If you bought Tilray (TLRY) the day of its initial public offering (IPO) in July, you're now sitting on a whopping gain of 780%. If you bought the marijuana stock just a month ago, you're up more than 540%. Even if you're a late-comer to the Tilray train and scooped up some shares when the market opened on Monday of this week, you still have made a 65% return in only three days.
Usually, I would say hold on to a stock for the long run. Normally, I would point out that my biggest investing mistake is the same as that of many others -- selling too soon. But if you're up big on Tilray, my suggestion now is to take the money and run. And run fast. Here are three reasons why.
1. The short squeeze will probably be short
If it looks like a duck, swims like a duck, and quacks like a duck, it's probably a duck. I think the same principle is true for short squeezes. And it looks like Tilray's share price just might be benefiting from a short squeeze.
The problem with short squeezes is that they're usually, well, short. Once enough short-sellers cover their positions, the upward pressure on share prices fades. When the momentum changes direction, a stock can quickly nosedive.
Is it possible that Tilray isn't in a short-squeeze scenario? Maybe, but what's happened over the last few weeks certainly matches up with what typically occurs in a short squeeze. There have been several positive news stories boosting Tilray stock, most recently with its CEO getting to share his optimism with a large investing audience on CNBC. There has also been increased interest from short-sellers in Tilray since the end of Q2. Put those two ingredients together and it often cooks up a short squeeze.
2. The lockup period will expire soon
There is admittedly some guesswork involved with calling what's going on with Tilray a short squeeze. However, no guessing is required with another factor: Tilray's IPO lockup period is 180 days and expires on Jan. 15, 2019. If you're not familiar with lockup periods, they are the period of time following an IPO when insiders can't sell their shares.
When the lockup period is over, it's not unusual to see insiders rush to sell at least some of their stock. That's especially the case when the stock has generated a huge return. I would be shocked if many Tilray insiders don't take profits as soon as they can.
But it's not like the IPO lockup expiration date is a big secret. Other investors, knowing that the expiration date is approaching, could decide to begin taking their own profits before the date arrives. When the selling begins, it can drive a stock down well before the IPO lockup expiration date. Locking in any profits with Tilray now prevents being left with a lower return should a sell-off start well in advance of the lockup period expiration.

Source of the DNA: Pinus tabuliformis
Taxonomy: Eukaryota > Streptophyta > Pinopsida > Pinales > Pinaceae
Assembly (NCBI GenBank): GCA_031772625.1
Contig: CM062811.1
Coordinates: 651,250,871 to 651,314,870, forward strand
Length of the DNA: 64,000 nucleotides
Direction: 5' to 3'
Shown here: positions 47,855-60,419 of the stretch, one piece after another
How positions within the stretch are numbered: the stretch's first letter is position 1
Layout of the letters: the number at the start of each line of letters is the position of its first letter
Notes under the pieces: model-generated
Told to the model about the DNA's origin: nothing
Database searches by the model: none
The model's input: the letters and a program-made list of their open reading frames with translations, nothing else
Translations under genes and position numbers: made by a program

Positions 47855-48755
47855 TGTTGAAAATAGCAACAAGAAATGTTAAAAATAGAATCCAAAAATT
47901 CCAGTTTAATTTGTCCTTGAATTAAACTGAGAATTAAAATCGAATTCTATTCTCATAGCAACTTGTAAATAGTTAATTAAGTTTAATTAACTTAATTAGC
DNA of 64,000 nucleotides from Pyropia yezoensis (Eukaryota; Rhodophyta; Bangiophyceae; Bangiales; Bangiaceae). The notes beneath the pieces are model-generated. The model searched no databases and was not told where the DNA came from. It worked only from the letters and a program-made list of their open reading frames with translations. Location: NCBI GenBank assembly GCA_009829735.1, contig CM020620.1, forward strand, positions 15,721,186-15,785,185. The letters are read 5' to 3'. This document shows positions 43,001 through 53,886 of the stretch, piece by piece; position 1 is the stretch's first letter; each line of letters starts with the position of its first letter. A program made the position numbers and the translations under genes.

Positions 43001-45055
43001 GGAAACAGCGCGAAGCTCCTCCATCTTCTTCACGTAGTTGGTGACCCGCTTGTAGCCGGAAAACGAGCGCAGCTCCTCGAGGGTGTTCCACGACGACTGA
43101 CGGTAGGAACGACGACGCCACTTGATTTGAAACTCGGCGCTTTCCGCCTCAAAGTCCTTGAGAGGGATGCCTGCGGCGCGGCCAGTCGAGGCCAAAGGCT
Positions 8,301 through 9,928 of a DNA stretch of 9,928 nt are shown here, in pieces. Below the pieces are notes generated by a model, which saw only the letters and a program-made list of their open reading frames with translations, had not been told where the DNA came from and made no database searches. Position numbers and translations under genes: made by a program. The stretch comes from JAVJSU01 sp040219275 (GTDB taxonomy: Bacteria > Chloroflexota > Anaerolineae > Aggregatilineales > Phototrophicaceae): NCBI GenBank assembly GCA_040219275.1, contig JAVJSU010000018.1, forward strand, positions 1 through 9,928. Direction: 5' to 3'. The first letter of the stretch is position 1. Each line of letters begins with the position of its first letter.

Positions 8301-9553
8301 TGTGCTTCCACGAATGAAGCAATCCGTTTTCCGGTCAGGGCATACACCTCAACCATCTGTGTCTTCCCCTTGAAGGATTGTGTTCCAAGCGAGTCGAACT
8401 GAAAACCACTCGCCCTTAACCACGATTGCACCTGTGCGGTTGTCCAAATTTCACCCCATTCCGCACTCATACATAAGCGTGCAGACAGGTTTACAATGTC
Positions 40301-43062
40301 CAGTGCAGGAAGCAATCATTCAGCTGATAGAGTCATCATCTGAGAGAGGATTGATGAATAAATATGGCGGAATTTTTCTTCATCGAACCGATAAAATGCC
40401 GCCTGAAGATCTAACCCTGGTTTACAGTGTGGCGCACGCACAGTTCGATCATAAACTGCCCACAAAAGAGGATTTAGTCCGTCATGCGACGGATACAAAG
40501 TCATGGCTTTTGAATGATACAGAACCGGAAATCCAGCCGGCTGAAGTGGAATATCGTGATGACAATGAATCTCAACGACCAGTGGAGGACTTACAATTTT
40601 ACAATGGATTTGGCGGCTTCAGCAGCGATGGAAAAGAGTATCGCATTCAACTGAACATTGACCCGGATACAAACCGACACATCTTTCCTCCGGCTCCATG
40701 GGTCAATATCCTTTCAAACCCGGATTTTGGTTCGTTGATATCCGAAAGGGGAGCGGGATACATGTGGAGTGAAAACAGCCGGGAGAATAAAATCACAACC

3. The valuation is unsustainable
Last and definitely not least, Tilray's current valuation is unsustainable. It just isn't.
Yes, Tilray CEO Brendan Kennedy went on CNBC and talked about a $150 billion global cannabis market. Aurora Cannabis executives have mentioned a global market size of $180 billion. Kennedy could be right. Aurora could be right. But there are two major problems that investors need to understand.
First, these projections are for the market size way into the future. The further in the future an estimate is, the less confidence you should have in the number. Arcview Market Research and BDS Analytics project that the global marijuana market will total around $32 billion by 2022. That's a much more reasonable number to use in calculating stock valuations than the ginormous figures that marijuana company executives are using.
Second, all of the estimated market sizes include the U.S. -- the 800-pound gorilla in the cannabis industry. Three-quarters of the projected global cannabis market in 2022 will be in the U.S. But until marijuana is no longer illegal at the federal level, Tilray can't enter the U.S. market. That might happen within a few years, but it might not. And even if the U.S. suddenly changes its laws next week, Tilray's valuation is still astronomical based on its growth prospects over the next five years.
Separating the business from the stock
I realize that it might sound as if I'm down on Tilray. That's really not the case -- at least when it comes to the business. I actually view Tilray as one of the leaders in the cannabis industry. I think the cannabis industry is here to stay and has great long-term prospects. But investors have to separate the business from the stock.
Assuming there is a short squeeze going on right now, it won't last much longer. Even if there isn't a short squeeze, a sell-off is right around the corner as the IPO lockup expiration date draws nearer. Tilray's share price has soared well beyond what the realistic prospects for the business -- as good as they are -- justify.
To put it in 1970s rock-song lingo, I don't think investors should, as the Eagles sang, have "a peaceful, easy feeling" about Tilray. Instead, my view is to follow the Steve Miller Band's admonition to "take the money and run."